add_theme_support( 'post-thumbnails' );Beyond Mile 21: Hailey Kobza and Melissa McGourty Are Better Together - BANG.
Madison Polkowitz / Gavel Media

Beyond Mile 21: Hailey Kobza and Melissa McGourty Are Better Together

Some best friends walk to class together. Others run marathons.

Hailey Kobza and Melissa McGourty are preparing to do exactly that when they run the Boston Marathon, side by side, in April. The duo will be running for The Gavin Foundation, a non-profit organization that both combats addiction and assists in recovery and rehabilitation.  

Kobza, MCAS '18, and her family have been connected with the foundation for years.

“My family has been donating for probably eight years, because we have substance abuse issues within our family,” she explained.  

She will be following in familiar footsteps on April 16, inspired to run for The Gavin Foundation after watching her own aunt do the same a few years back.

Kobza and McGourty only began their preparation in January, adopting a training plan they found online that consists of shorter runs during the week, and an increasingly long run every other Sunday. They then adapted the plan to fit their demanding class schedules.

Before the marathon, the longest run the pair will have completed will be two separate 20-mile runs. While the distance appears daunting, they find it's much easier with their best friend by their side.

“I don’t think I’d be able to do [the long runs] alone honestly,” McGourty, CSON '18, said.

She says that “deep conversation and music” help to keep the runs interesting and distract them from the long distances stretching out in front of them.

Their training hasn’t been without its difficulties. McGourty was a sprinter and short-distance track runner in high school, and making the adjustment to long-distance hasn't been completely smooth.

“I ran 11 miles without really training and that kind of put me out of commission for a while. I laid in my bed for a full day,” she laughed.

On the training path, Kobza and McGourty were surprised to see the outpouring of support from strangers along the route, waving or clapping for them as they pass by, knowing full well why they're running on these streets.

Unfortunately, not everyone they come into contact with on the road is so supportive. Kobza remembers one run where she had to tap the hood of a car and point to the walk signal to remind one particular driver of the rules of the road.

McGourty recalls narrowly avoiding being hit by a car crossing the road one day, only to look up and see the driver, who “looked exactly like [her] nursing dean.” It's one thing to run into a professor outside of school, but another entirely to have them almost run you over.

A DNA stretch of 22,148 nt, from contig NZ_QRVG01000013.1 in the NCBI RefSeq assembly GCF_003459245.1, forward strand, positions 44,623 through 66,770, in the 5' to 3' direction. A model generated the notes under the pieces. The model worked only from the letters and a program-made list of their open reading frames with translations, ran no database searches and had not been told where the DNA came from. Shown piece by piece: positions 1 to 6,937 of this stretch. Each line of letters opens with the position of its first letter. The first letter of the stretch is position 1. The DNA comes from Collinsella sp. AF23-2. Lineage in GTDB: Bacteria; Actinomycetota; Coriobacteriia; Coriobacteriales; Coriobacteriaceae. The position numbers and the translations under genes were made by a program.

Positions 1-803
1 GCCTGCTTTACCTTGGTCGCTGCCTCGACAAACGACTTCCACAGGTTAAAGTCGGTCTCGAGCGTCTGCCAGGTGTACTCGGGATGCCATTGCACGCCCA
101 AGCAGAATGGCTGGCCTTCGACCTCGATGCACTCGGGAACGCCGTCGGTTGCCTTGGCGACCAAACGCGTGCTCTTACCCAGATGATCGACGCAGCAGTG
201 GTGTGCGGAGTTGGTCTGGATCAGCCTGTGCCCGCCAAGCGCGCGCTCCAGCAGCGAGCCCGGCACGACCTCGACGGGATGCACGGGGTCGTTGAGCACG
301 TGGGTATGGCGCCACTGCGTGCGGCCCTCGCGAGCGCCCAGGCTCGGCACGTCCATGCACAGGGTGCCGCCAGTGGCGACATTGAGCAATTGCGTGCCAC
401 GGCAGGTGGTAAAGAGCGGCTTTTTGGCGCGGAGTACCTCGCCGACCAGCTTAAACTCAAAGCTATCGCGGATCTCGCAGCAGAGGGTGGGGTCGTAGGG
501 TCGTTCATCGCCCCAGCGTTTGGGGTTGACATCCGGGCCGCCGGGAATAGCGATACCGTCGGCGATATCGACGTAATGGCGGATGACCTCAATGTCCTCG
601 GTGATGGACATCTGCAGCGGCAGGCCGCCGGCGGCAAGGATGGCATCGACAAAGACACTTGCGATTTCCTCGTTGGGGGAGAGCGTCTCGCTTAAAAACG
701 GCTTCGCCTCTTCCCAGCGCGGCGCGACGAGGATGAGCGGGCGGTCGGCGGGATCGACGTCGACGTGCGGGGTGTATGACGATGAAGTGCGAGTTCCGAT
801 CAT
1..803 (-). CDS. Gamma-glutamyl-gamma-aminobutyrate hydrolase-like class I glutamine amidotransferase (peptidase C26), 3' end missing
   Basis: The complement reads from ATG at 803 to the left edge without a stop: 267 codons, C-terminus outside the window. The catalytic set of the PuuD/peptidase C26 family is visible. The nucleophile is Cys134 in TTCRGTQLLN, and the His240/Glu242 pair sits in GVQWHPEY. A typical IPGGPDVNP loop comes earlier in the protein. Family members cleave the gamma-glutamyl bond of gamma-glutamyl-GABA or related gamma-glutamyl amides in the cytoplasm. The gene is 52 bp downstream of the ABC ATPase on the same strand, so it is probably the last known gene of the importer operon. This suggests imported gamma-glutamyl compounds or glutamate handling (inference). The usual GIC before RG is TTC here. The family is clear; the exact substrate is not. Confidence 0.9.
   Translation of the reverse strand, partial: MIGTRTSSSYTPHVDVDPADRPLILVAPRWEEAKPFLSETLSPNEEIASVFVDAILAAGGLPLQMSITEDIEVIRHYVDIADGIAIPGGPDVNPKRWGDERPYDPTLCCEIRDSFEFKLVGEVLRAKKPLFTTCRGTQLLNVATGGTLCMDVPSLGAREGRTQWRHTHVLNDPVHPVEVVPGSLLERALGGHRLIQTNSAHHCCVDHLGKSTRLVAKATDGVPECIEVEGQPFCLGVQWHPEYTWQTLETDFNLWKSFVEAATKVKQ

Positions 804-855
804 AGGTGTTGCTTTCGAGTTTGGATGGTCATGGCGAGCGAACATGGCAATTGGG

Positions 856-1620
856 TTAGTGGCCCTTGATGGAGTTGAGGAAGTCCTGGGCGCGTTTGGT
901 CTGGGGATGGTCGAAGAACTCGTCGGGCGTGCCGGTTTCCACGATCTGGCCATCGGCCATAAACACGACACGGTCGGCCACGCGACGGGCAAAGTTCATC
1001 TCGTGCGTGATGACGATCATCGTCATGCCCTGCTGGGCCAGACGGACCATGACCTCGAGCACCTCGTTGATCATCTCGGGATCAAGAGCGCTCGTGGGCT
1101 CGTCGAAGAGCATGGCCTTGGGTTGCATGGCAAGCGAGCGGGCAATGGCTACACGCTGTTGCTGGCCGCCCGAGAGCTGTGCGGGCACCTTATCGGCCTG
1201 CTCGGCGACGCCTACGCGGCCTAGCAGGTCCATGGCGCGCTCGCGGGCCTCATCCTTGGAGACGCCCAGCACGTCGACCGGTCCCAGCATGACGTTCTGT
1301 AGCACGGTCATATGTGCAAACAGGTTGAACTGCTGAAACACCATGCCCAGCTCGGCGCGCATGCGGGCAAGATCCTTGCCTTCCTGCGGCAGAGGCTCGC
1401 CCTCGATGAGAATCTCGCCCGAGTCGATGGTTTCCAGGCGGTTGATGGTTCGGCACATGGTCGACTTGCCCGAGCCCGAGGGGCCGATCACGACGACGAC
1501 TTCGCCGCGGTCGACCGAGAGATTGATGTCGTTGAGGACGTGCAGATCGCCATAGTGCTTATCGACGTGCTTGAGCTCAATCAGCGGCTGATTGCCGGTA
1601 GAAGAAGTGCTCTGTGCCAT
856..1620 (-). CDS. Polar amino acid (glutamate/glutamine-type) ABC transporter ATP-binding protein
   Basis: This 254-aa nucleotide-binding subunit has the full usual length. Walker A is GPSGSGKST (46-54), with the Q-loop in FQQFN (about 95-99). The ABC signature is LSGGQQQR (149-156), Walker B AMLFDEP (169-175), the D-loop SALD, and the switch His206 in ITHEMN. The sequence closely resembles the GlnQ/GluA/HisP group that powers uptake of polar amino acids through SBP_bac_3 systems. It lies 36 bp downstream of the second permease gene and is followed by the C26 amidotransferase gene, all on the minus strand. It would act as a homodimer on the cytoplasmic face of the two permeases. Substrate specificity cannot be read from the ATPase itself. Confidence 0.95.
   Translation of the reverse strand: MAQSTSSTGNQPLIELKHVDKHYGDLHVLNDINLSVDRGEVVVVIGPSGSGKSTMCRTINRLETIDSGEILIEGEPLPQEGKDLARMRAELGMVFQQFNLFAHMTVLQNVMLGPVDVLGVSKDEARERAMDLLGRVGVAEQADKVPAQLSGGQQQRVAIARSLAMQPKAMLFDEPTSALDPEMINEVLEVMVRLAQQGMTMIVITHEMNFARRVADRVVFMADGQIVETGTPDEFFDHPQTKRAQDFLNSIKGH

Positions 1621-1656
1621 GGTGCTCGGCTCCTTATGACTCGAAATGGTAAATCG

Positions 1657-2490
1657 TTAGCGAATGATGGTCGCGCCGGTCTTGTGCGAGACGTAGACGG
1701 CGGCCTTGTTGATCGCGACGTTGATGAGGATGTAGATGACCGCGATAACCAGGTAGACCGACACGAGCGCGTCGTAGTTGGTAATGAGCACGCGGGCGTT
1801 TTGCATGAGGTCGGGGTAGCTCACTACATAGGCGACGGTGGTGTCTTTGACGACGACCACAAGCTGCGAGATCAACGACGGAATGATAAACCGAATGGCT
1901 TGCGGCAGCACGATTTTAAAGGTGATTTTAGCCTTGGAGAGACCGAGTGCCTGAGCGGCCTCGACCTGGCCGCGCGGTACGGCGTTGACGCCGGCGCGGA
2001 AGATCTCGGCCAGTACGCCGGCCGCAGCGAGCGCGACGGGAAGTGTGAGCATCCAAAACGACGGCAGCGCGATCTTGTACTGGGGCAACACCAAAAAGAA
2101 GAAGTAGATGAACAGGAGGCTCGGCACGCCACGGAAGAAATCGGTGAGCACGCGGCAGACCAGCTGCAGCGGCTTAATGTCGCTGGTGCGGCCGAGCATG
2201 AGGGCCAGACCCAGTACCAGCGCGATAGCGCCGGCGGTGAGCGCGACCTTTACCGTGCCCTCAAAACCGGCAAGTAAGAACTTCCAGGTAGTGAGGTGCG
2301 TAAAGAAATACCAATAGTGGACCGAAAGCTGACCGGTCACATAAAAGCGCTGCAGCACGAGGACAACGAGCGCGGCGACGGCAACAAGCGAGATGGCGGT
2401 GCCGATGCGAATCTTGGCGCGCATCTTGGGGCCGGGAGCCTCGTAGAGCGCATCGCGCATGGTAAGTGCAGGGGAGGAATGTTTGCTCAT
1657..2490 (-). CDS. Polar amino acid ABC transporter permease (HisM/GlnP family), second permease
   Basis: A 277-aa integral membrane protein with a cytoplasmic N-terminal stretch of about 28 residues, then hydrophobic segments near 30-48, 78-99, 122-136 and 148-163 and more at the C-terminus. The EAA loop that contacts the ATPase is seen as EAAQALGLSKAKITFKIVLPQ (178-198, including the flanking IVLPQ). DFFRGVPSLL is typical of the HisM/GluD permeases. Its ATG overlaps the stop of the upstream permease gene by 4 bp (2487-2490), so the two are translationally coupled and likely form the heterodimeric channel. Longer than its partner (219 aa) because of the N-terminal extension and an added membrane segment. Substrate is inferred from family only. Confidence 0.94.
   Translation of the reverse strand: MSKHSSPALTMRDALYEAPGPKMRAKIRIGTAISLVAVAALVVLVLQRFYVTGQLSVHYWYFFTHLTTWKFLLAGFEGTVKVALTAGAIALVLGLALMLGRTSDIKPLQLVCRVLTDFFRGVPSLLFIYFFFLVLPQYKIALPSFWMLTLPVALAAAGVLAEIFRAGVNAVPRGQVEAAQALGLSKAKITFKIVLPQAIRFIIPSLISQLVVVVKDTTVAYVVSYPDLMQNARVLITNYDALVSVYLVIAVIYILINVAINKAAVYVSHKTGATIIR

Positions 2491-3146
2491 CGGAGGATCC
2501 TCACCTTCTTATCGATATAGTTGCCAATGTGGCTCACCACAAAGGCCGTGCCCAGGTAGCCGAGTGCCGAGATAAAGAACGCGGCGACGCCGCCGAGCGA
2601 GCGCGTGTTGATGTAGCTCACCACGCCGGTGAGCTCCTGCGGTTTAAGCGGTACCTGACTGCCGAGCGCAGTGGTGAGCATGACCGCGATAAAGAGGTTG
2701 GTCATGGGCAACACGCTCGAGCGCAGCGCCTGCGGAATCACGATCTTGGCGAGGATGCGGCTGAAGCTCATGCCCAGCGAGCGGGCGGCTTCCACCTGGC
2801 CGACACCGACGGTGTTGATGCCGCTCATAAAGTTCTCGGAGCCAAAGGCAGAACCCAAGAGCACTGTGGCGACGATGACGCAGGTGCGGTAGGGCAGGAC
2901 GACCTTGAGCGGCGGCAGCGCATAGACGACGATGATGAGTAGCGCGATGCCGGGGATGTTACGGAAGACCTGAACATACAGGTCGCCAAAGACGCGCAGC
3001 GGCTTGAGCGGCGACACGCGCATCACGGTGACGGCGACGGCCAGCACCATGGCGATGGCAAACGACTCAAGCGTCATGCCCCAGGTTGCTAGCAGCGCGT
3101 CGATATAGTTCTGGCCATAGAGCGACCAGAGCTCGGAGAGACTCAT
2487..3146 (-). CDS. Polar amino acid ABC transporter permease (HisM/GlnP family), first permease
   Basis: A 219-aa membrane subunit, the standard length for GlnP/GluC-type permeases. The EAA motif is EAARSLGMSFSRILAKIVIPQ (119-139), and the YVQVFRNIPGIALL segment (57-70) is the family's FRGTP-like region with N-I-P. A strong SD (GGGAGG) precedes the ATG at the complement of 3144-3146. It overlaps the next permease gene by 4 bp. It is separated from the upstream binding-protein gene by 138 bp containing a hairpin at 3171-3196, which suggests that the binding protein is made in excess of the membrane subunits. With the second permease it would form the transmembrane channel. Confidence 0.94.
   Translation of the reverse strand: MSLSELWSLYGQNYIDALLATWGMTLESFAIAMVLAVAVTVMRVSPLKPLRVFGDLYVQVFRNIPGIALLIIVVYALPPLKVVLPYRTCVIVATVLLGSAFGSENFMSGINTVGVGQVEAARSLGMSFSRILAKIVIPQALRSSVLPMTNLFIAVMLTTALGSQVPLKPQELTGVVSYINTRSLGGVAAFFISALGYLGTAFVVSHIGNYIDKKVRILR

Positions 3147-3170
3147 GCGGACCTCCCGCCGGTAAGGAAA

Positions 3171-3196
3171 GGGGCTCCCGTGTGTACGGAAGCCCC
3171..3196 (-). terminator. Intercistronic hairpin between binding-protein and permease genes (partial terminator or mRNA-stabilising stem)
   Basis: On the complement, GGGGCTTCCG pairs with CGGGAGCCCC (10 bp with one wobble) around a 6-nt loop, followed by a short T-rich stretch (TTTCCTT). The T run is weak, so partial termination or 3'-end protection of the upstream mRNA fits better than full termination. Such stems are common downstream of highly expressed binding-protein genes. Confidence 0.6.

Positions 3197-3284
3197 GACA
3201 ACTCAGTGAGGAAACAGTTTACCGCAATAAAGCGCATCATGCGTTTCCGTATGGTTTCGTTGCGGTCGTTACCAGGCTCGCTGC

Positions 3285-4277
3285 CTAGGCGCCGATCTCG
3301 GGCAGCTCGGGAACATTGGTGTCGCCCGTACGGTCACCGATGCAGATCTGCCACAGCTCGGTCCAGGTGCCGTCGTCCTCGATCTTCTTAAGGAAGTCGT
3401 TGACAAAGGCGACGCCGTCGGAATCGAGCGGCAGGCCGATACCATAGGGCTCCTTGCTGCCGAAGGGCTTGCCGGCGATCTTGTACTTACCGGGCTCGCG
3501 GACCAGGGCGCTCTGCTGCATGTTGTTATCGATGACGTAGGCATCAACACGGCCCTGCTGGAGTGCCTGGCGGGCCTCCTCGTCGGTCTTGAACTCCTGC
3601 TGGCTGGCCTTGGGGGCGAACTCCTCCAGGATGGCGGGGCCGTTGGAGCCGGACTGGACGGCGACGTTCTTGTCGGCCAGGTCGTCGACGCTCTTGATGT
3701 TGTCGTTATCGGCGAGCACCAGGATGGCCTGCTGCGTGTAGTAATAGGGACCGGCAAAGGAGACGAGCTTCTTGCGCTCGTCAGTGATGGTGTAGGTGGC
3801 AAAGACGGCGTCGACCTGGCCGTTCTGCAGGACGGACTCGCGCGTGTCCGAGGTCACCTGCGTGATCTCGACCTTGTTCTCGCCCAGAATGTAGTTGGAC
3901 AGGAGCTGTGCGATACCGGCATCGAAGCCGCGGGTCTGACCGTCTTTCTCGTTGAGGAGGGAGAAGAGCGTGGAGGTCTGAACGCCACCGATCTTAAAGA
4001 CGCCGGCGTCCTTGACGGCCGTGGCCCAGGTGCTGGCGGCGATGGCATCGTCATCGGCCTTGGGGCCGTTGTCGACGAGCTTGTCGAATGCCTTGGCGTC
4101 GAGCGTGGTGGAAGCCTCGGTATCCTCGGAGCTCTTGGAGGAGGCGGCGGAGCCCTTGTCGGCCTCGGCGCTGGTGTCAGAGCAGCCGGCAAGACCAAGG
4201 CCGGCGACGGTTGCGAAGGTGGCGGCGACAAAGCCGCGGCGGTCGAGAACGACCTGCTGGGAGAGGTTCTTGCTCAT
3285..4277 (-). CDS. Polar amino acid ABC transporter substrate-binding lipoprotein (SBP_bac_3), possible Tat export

Despite the need for recovery days in bed and the dangers of the training path, Kobza and McGourty are thrilled to be running in the marathon. They can’t wait to pass the infamous Mile 21 and see their friends and family cheering as they stride past the Boston College campus.

“At that point, we’ll be running further than we ever have,” McGourty said. “Our friends will hype us up and give us that last bit of motivation that we need.”

Not only will the Boston College sighting be a mental and emotional boost on their run, but also, as Kobza noted, the school marks a welcome transition from an uphill terrain to a more downhill and flat path. The mile leading up to Boston College is aptly nicknamed “Heartbreak Hill” for its demoralizing slope. She was quick to state that Mile 21 “is going to be the best part of the entire marathon.”

When asked if they were sad to be missing out on what some students have labeled to be the most fun day of the year for Boston College students, McGourty replied “not even a little bit.” 

"The accomplishment outweighs the festivities,” explained Kobza.

More specifically, “it outweighs being hungover at 5 p.m. on a Monday.”

Both described how completing the marathon will be incredibly fulfilling and rewarding. Kobza says that she’ll recognize the feat as achieving an incredible individual goal, and it will serve as a justification for the time and hard work that they put in. McGourty echoes that sentiment and adds that running everyday brings her back to her high school track days that she has come to miss.

While the personal goal of completing the marathon is important to them both, the ability to achieve this great feat together makes the moment all the more special. Kobza and McGourty look forward to April 16, when they can share their great accomplishment of completing their first marathon.

Visit the pair's Crowdrise site to donate and help Hailey Kobza and Melissa McGourty reach their fundraising goal.